Many were eager to join the MEST Certificate program or to take more MEST courses, and even expressed their satisfaction with being enrolled in the program, “I really enjoyed listening to the speakers and it really made me consider applying for the MEST Certificate.” “Although I had completed all the required MEST courses, I decided to take one more before graduating.” “I am currently completing the MEST Certificate, and following this gathering, I realize I made the right choice.” “I don’t regret at all being enrolled in the program. Hopefully when I graduate next year, I will be also sharing my experience.” “I am completing my last course for the Certificate. It allows me to stand out and gain knowledge about the Middle East.” “This gathering increased my interest in the MEST courses.” “This gathering boosted my enthusiasm about the courses I am taking.” ”First, I thought I would be uninterested during this event, but it was actually very motivating and it changed my perception. What we are learning now constitutes an introduction and a guide to what we will have to deal with after we graduate. I will enroll in the program even though I am graduating in Spring 2016.” “I was motivated and inspired because being non-Muslim and non-Middle Easterner, I always thought MEST courses would be difficult to take. I thought I would have to compete with students who are locals and from the region. One speaker motivated me by mentioning the fact that she thought she knew everything, only to learn that she knew nothing.”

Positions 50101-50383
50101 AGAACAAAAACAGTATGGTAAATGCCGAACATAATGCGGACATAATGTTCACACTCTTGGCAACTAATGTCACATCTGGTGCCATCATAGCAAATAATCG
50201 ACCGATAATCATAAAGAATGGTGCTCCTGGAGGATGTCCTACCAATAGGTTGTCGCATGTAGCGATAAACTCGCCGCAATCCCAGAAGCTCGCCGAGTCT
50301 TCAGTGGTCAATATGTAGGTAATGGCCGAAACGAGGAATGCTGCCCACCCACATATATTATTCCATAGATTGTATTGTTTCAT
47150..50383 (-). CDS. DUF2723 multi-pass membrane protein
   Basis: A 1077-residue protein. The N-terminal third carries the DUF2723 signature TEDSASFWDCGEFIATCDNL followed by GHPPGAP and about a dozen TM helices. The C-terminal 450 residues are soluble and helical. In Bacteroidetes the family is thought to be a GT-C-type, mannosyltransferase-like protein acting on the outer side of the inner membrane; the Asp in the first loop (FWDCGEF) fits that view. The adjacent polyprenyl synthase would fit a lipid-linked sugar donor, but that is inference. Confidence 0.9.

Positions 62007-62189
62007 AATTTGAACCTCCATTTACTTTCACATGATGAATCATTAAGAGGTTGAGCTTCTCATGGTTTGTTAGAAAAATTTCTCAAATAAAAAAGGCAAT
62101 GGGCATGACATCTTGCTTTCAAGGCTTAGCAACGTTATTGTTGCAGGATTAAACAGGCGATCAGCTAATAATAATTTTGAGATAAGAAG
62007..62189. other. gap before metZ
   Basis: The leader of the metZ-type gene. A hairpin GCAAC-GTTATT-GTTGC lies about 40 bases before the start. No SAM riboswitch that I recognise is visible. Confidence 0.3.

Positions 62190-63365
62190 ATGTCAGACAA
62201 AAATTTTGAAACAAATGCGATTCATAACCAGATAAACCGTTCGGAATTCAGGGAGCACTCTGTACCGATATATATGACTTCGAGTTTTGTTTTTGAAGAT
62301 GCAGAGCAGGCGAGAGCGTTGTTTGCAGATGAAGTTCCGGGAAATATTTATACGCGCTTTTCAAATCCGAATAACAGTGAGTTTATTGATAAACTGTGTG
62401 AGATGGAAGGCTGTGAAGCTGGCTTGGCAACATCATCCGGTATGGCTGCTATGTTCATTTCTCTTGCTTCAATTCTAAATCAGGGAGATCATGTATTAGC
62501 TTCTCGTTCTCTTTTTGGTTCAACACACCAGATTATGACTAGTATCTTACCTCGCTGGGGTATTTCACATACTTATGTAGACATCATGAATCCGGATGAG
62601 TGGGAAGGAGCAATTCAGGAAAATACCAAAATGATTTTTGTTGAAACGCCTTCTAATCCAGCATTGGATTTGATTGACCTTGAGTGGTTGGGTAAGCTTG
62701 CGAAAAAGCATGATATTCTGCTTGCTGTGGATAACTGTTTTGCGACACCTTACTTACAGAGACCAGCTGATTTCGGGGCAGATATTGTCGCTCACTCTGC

Following the event, Assistant Professor of Middle Eastern Studies Dr. Basak Ozoral stated that the Middle East was a challenging region, “Despite its rich history and sophisticated cultures, serious problems in politics and economy, sectarian fights and divisions between people have been a reality in the region one cannot avoid addressing. However, at the 1st MEST Alumni gathering, our former and current students showed us another picture of the Middle East. These young individuals talked about hope, awareness, understanding and motivation for the establishment of peace in the region. I realized that the MEST Certificate program improves our students’ critical thinking skills and I believe it is the most important contribution of a university professor. I am proud of my wonderful students and truly trust that they will build a better future for all of us.

According to Assistant Professor in Middle Eastern Studies Dr. Magdy El Shamma, “It was heartwarming and incredibly rewarding to see so many of our students who had been transformed into thoughtful, sensible, generally more aware human beings and finding success along the way because of what they learned in the MEST program.”

And as a big fan of Mahmoud Darwich, Dr. Nadia Wardeh concluded with a quote while addressing the Alumni and current MEST students, “We have on earth what makes life worth living […]. You are the next generation – the generation that makes life worth living.

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التربية من أجل السلام في لبنان

My latest article, published by Dar el Machreq (Saint Joseph University, Beirut-Lebanon)

التربية من أجل السلام في لبنان: دراسة المسألة في الإطار الجامعي

المشرق، جامعة القديس يوسف، بيروت، ألسنة التسعون، الجزء الأول، كانون الثاني – حزيران ٢٠١٦، ص. ١٠٩- ١٣٦